First In Last Out
“I wish I had a gun so I could get wasted,” pines Stroke singer Jason Kelly. Obviously, he’s a man who knows how to have a good time. And at the stylistic surprise party that is his London quintet’s debut album, he’s the host with the most, dishing up a hearty smorgasbord of sounds — grandiose Britpop, industrial aggro-rock, tense trip-hoppy electronica — and joining in the mischief by breaking into the odd chorus of Born Free. “I’m not peculiar … I’m twisted,” he screams by way of explanation, shredding his vocal cords like Roger Daltrey gargling with napalm. I couldn’t agree more — even if, at other times, he manages to sound just a little too much like Sting for his own good. First In Last Out isn’t quite a work of genius, but most assuredly a stroke of originality. Come early, stay late.
And The Days Are Short Again …
Slo’ Tom & The Horses— Heroes
Liquor’s My Lover
Now that the music biz is ruled by 15-year-olds and Latin lovers, what’s a band of fun-loving thirtysomething hosers to do? Well, if the band in question is veteran indie-rock trio Furnaceface, there’s only one answer: Fuhgeddabowdit. So, on their fifth album — and the first release from their own indie label — this long-serving trio carries on doing what it does best, churning out another crop of witty ditties (I’m Getting Fat), rousing rockers (Lucky #7) and classic pop gems (first single Heartless). And of course, what’s the point of owning your own label if you don’t use it to issue your goofy, drunken side projects? I speak of Slo’ Tom & The Horses— Heroes, the booze-addled country outfit led by of ’Face bassist Tom Stewart and drummer Dave (Deadly) Dudley. With a tear in their beer and three sheets to the wind, these Heroes pour on the heartbreak with 100-proof originals like Liquor’s My Lover and well-aged covers from fellow imbibers like Willie Nelson (Gotta Get Drunk), Kris Kristofferson (Sunday Morning Coming Down) and, best of all, Ozzy Osbourne (Crazy Train, done like you’ve never heard it before). That calls for another round.
Brad Jones’ AKA Alias
Mario Pavone & Nu Trio
In the same way that all jazz trumpeters have been influenced at least a bit by Miles and all sax players can’t help but have some Bird in their sound, all jazz bassists owe a small debt to Mingus. What separates the innovators from the also-rans is whether they take that influence and run with it. Brad Jones and Mario Pavone are way ahead of the pack. There aren’t many folks who can say they’ve worked with both Ornette Coleman and Sean Lennon. Jones has, in addition to his long tenure with the Jazz Passengers. Here, he steps into the driver’s seat, leading a smooth quartet and guest vocalists through 10 tracks with mellow arrangements offset by his fat, rich slabs of sound. Think Mingus gone uptown. Pavone, meanwhile, stays way downtown on Remembering Thomas, his tribute to late pal and reed player Tom Chapin. On these edgy tracks, Pavone’s piano trio colours outside the lines of post-bop, hanging big, ringing piano chords above his thrumming, low-slung style and the drummer’s propulsive swing. Charles would approve. So will you.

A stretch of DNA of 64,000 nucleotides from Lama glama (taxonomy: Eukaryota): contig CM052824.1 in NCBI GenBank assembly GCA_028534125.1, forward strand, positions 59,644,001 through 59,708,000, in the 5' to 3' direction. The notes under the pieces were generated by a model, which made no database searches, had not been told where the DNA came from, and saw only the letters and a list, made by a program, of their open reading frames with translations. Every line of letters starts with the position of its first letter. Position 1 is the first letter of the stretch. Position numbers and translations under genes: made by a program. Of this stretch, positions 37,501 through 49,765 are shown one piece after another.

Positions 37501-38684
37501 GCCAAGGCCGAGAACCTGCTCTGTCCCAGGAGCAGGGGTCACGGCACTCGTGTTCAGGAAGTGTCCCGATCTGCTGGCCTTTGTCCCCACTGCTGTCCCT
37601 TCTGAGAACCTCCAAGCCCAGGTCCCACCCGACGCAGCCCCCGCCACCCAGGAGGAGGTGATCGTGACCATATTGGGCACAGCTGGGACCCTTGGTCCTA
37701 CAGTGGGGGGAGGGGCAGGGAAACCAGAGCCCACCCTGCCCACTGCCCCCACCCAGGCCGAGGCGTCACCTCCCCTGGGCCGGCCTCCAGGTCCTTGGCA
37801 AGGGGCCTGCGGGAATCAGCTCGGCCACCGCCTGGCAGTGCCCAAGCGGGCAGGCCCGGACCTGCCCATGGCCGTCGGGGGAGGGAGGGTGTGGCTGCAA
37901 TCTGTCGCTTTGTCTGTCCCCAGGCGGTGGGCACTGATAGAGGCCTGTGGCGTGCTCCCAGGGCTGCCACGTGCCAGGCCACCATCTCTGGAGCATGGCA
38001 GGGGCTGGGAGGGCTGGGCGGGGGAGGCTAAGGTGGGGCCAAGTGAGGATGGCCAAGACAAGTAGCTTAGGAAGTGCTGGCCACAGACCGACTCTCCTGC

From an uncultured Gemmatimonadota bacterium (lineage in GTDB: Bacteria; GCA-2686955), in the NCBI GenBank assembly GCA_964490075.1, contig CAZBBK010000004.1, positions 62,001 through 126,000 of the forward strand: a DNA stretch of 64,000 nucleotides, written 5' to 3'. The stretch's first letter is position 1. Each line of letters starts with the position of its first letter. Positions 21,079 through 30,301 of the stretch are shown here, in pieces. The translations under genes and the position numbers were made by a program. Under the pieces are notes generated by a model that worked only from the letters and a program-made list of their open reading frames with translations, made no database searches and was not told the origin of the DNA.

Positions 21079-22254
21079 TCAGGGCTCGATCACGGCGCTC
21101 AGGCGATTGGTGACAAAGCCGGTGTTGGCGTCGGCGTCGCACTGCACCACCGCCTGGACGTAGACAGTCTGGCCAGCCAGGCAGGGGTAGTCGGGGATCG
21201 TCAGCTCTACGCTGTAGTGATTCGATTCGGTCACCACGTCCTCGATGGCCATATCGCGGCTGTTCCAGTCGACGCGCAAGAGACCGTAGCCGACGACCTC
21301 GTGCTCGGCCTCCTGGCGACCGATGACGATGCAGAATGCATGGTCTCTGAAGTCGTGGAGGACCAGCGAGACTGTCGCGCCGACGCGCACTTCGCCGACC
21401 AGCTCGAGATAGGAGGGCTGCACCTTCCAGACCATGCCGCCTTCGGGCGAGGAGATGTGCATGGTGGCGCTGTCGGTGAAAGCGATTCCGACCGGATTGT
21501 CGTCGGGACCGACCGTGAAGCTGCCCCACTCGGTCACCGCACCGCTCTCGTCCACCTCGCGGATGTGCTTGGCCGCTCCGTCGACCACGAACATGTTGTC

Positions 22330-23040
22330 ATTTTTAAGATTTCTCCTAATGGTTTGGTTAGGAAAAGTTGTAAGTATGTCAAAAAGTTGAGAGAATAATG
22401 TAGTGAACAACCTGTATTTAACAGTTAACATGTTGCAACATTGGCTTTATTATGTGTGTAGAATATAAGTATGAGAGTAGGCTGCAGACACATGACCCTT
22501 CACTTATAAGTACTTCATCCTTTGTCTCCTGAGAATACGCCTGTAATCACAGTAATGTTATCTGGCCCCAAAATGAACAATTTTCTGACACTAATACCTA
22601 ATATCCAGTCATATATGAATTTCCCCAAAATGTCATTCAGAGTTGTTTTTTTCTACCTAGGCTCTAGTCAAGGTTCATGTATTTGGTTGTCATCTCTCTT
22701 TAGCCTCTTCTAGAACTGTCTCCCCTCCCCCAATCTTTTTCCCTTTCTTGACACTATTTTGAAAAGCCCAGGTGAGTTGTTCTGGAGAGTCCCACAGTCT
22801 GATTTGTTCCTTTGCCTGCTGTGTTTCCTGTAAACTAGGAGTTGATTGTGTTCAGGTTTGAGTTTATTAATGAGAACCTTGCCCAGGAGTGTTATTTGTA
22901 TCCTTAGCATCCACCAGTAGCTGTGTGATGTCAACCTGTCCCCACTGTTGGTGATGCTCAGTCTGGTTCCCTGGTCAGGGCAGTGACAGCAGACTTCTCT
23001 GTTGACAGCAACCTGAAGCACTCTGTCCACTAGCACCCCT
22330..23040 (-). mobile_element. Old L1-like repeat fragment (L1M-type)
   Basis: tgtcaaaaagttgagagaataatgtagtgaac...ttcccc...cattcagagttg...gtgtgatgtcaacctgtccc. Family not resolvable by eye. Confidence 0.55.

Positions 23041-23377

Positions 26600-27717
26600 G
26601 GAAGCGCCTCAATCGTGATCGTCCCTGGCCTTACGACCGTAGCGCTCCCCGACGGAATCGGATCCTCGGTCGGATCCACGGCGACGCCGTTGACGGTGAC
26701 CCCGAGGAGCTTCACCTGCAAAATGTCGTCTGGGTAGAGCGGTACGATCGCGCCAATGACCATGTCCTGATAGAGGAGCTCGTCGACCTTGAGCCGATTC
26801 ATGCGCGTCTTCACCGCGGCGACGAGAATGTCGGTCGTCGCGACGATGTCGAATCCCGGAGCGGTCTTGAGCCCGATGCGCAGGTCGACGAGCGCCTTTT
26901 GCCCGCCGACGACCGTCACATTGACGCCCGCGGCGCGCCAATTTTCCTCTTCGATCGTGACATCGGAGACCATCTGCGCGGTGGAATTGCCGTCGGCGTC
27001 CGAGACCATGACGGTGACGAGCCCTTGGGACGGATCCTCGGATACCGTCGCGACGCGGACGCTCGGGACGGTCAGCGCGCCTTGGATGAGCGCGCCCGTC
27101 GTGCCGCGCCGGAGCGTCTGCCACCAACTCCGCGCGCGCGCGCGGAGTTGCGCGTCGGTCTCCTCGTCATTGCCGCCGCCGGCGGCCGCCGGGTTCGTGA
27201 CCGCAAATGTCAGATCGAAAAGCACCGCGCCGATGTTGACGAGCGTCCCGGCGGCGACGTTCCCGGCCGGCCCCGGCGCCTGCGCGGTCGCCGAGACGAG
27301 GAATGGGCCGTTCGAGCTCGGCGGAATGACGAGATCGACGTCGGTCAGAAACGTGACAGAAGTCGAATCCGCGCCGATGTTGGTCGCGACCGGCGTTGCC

Most music is directed at your ears, feet or booty. Otomo Yoshihide aims for your cerebral cortex. This Japanese experimentalist’s creations are closer to abstract sound sculpture than anything you’ll hear on the radio. Actually, if you did catch tracks like Modulation and Cathode on the air, you’d think your radio was on the fritz. The former probes the tonal differences between traditional Japanese instruments and sine waves. The latter rearranges snippets of music in seemingly random order, at various speeds. Both tracks differ depending on volume and your position. The sound? Well, it’s somewhere between alien classical, the chaos of 12-tone composers like Varese, and horror soundtracks. The point? As near as I can surmise, it’s about perspective, relativity and how no two people hear the same piece of music exactly the same way. In other words, art, like beauty, is in the eye (or ear) of the beholder.
DJ Me DJ You
Nothing in L.A. is as it seems. Hollywood Boulevard is full of sleaze. The palm trees are full of rats. The starlets are full of silicone. Stumbling out of Spaceland with a studio tan and blinking like two bind mice in the plastic sunshine, remixmaster duo DJ Me DJ You — aka Craig Borrell and Ross Harris — compress all of Tinseltown’s avarice, artifice and bad acting into ’60s acid-trip electronica sprinkled with plenty of B-movie dialogue and arrangements, sound effects record snippets and enough sitars to score the Bollywood remake of a Russ Meyer movie. Welcome to the jungle, baby, they got fun and games. And all they wanna do is have some fun, until the sun comes up over Santa Monica Boulevard. Simplysuperb.